Using rubrics to scaffold learning. How the integration of criterion-referenced descriptors enhances student-centred formative assessment
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AutorRobinson, Bryan J.; Olvera Lobo, María Dolores; Escabias-Machuca, Manuel; Gutiérrez-Artacho, Juncal
Universidade Federal de Minas Gerais
Translator trainingRubricsFormative assessmentSelf-assessmentPeer-assessment
Robinson, B.J.; et al. Using rubrics to scaffold learning. How the integration of criterion-referenced descriptors enhances student-centred formative assessment. In: IATIS 5th International Conference: "Innovation paths in translation and intercultural studies". Belo Horizonte (Brazil), 7-10 July, 2015. [http://hdl.handle.net/10481/47434]
PatrocinadorResearch group "Acceso y evaluación de la información científica" (HUM466), coordinated by Mª Dolores Olvera-Lobo.; University of Granada. Department of Translation and Interpreting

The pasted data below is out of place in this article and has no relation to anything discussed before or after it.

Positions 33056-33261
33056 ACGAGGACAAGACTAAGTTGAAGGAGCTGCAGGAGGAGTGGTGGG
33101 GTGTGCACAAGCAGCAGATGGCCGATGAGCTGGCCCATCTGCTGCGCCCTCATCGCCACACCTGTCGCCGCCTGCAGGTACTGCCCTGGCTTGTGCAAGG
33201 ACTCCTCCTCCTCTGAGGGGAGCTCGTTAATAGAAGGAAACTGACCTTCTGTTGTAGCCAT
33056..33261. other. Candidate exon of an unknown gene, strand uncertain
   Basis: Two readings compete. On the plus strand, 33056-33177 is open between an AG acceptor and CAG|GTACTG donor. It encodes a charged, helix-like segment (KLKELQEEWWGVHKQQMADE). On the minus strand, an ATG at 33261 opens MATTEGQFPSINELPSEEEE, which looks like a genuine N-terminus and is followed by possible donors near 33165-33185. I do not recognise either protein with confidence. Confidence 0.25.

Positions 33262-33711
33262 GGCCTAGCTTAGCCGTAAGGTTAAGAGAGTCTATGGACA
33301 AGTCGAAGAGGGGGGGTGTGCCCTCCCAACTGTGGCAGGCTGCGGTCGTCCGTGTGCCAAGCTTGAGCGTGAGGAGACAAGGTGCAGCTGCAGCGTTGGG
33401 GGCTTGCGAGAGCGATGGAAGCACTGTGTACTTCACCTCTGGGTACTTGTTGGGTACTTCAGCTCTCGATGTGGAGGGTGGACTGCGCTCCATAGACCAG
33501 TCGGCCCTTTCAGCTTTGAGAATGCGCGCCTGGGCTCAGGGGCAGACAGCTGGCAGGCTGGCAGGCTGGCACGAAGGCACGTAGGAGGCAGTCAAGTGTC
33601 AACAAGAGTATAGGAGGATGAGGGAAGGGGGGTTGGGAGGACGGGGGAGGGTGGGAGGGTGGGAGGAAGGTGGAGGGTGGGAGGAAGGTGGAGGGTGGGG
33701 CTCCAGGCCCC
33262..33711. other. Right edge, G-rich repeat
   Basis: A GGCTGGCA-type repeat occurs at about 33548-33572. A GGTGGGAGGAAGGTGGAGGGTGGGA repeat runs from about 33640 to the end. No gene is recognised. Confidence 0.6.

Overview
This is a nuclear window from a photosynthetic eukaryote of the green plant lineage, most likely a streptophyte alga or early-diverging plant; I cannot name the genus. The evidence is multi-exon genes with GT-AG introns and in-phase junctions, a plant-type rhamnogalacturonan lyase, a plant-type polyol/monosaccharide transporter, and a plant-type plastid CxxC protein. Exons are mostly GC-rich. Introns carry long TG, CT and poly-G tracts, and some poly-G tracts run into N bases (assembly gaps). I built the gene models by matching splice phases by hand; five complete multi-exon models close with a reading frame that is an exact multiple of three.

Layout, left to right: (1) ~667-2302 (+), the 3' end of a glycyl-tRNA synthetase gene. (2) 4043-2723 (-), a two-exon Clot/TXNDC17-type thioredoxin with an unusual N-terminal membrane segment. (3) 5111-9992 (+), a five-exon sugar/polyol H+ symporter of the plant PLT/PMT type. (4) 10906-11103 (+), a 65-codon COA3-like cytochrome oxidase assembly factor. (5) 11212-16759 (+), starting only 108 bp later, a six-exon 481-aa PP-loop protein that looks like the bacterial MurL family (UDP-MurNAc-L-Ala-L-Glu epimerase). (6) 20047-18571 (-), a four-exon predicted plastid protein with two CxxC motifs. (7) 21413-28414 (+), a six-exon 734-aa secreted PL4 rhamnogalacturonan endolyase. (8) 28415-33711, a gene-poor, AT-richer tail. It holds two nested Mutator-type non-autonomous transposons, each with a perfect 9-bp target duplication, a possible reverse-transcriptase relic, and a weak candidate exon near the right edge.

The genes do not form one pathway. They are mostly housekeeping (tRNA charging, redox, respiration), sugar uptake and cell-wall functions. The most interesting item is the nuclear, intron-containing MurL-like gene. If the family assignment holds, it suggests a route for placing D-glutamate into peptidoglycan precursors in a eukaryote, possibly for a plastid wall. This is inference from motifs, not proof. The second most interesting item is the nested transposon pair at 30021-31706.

Context: Criterion-referenced descriptors offer a transparent approach to translator training that promotes the development of higher-order cognitive skills (Bloom 1973) - in particular analysis and evaluation, which are crucial to professional translators - and develops the interpersonal competences essential to efficient teamwork and specified in European tertiary education since the initiation of the Bologna process (Pagani 2002) but often ignored by academics. Descriptors in the form of rubrics provide students with scaffolding (Kiraly 1999, 2000, 2003) that supports and directs their development through essentially social constructivist activities (Robinson et al 2008), undertaken both in- and out-of-class, when the criteria they embody are in harmony with curricular objectives and the activities themselves allow for structured incremental growth in learning (Vygotsky 1978). Objectives: Our hypotheses are that (1) rubrics provide learners with tools they can learn to use and apply with substantial certainty that the grades awarded will gradually coincide with the tutor-set "standard" grades; that (2) the application of rubrics in team- and individual self- and peer-assessment activities will enhance the quality of their learning processes by developing higher-order cognitive skills; and that (3) the use of self- and peer-assessment of collaborative teamwork competences can broaden the learning experience at the tertiary level bringing actual learning closer to the aims of the Bologna process by including transverse competences. Method: In the present communication, we describe the use of rubrics as formative tools that provide valuable feedback in the context of our approach to their use in the classroom (Olvera-Lobo et al 2007; Robinson et al 2006; Robinson et al In press [a]). We draw on extensive data in order to measure their success in providing feedback during translation quality self- and peer-assessment workshops. Participants: Our sample consists of three consecutive generations of final year students (2010-11 n1=73; 2011-12 n2=73; 2012-13 n3=92) using a single rubric for self- and peer-, team and individual assessment (Robinson 1998). Furthermore, we present initial results on the use of a pilot rubric developed for the individual self- and peer-assessment of collaborative processes in team-based activities (Robinson In press [b]) with data drawn from the 2012-13 cohort (n3=92). Statistical analysis: We use the Shapiro-Wilks test to assess the normality of the grades awarded by individuals, teams and the tutor, ANOVA (for normally distributed grades), and the Kruskal-Wallis test and Friedman test (for non-normal distributions) to compare the average grade assigned by the different sources of variability (individual and team [self- and peer- awarded] and tutor) and detect possible differences between them. Finally, we use Cohen's kappa coefficient and the intraclass correlation coefficient, to compare interrater agreement in grades assigned by participants self, team and tutor. All statistical analysis is with R software. Conclusions: We believe our results will confirm the reliability of this approach and encourage the wider application of rubrics and the consequent collection of data from other contexts that will shed further light on their value in translator training.